In Exodus 4, at the birth of his ministry, Moses famously said "I am slow of speech and slow of tongue" when asked by God to lead the children of Israel out of Egypt. He had already told God that no one would listen to him, and God responded by giving him the power to do miracles.
But when Moses still doubted his ability to speak and lead, God rebuked him, saying, “Who has made man’s mouth? Or who makes the mute, the deaf, the seeing, or the blind? Have not I, the Lord? Now therefore, go, and I will be with your mouth and teach you what you shall say.”
But yet again, Moses lacked faith in God's ability to enable him for service and begged God for someone to help him. God relented, giving Moses his articulate brother Aaron as a spokesman. This second choice did not always bode well for Moses, though, such as the time when he went up to Mount Sinai for a 40 days and 40 nights as the Lord spoke many things to him and the children of Israel meanwhile easily followed his spokesman Aaron into committing idolatry by worshipping a golden calf.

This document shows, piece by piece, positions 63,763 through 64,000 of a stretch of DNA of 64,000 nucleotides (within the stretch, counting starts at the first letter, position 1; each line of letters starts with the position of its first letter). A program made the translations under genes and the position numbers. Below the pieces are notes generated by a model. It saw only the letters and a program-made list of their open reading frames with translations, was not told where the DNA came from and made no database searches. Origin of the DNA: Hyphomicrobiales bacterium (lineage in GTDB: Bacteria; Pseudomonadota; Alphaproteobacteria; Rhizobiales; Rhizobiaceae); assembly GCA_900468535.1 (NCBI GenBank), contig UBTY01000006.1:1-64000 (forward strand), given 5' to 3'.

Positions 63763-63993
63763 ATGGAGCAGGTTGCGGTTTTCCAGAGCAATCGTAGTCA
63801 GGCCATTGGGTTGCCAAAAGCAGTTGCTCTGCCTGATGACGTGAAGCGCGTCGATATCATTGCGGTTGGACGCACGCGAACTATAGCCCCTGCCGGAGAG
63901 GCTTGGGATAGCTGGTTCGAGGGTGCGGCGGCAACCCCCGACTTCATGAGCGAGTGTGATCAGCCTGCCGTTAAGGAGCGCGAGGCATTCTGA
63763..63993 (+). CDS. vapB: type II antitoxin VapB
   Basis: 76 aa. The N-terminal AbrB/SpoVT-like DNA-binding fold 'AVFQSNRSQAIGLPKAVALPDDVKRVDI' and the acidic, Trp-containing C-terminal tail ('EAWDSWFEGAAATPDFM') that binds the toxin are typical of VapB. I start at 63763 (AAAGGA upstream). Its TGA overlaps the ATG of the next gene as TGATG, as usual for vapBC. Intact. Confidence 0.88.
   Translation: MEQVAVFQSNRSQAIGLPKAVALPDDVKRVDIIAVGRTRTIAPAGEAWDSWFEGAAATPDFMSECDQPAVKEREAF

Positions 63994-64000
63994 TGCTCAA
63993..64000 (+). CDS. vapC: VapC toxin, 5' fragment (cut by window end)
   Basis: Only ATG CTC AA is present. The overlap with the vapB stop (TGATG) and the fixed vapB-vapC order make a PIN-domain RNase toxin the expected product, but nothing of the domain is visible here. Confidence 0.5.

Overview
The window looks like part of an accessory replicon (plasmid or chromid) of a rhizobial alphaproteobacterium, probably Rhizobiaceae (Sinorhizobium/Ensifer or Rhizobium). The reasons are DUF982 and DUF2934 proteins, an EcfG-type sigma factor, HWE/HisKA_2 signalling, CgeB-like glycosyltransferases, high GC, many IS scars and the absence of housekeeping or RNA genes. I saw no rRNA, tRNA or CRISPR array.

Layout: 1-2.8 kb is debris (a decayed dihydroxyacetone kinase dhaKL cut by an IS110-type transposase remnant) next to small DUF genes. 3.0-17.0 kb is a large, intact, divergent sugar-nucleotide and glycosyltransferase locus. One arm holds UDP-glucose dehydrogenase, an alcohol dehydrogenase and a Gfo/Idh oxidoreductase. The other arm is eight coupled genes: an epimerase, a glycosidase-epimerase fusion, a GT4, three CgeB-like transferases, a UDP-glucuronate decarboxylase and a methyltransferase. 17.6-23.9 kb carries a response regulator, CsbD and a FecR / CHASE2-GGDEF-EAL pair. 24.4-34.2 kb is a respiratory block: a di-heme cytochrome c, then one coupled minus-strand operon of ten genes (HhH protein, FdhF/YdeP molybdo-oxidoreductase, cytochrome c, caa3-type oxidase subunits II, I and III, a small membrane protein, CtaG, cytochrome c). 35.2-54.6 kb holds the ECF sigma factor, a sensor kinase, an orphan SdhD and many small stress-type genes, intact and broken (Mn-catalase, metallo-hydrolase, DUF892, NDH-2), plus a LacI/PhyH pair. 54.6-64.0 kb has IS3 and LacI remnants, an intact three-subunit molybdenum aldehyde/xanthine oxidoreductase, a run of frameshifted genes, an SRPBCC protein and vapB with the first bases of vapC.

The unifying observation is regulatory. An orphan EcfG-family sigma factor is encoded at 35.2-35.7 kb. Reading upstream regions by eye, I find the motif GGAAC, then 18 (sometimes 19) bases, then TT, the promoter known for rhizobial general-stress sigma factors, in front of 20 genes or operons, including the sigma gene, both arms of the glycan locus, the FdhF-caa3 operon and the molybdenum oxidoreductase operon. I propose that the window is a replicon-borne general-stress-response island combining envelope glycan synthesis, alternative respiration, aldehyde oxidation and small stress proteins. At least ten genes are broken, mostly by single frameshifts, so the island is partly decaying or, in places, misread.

Who else in the Bible was noted as not being a good speaker?
The Apostle Paul. In 2 Corinthians 11:5-6, he admits, "For I consider that I am not at all inferior to the most eminent apostles. Even though I am untrained in speech, yet I am not in knowledge. But we have been thoroughly manifested among you in all things."
Despite his lack of ability, Paul was a willing servant that God empowered mightily. Luke noted in Acts 28:31 that Paul spoke "with all confidence" as he preached the Good News.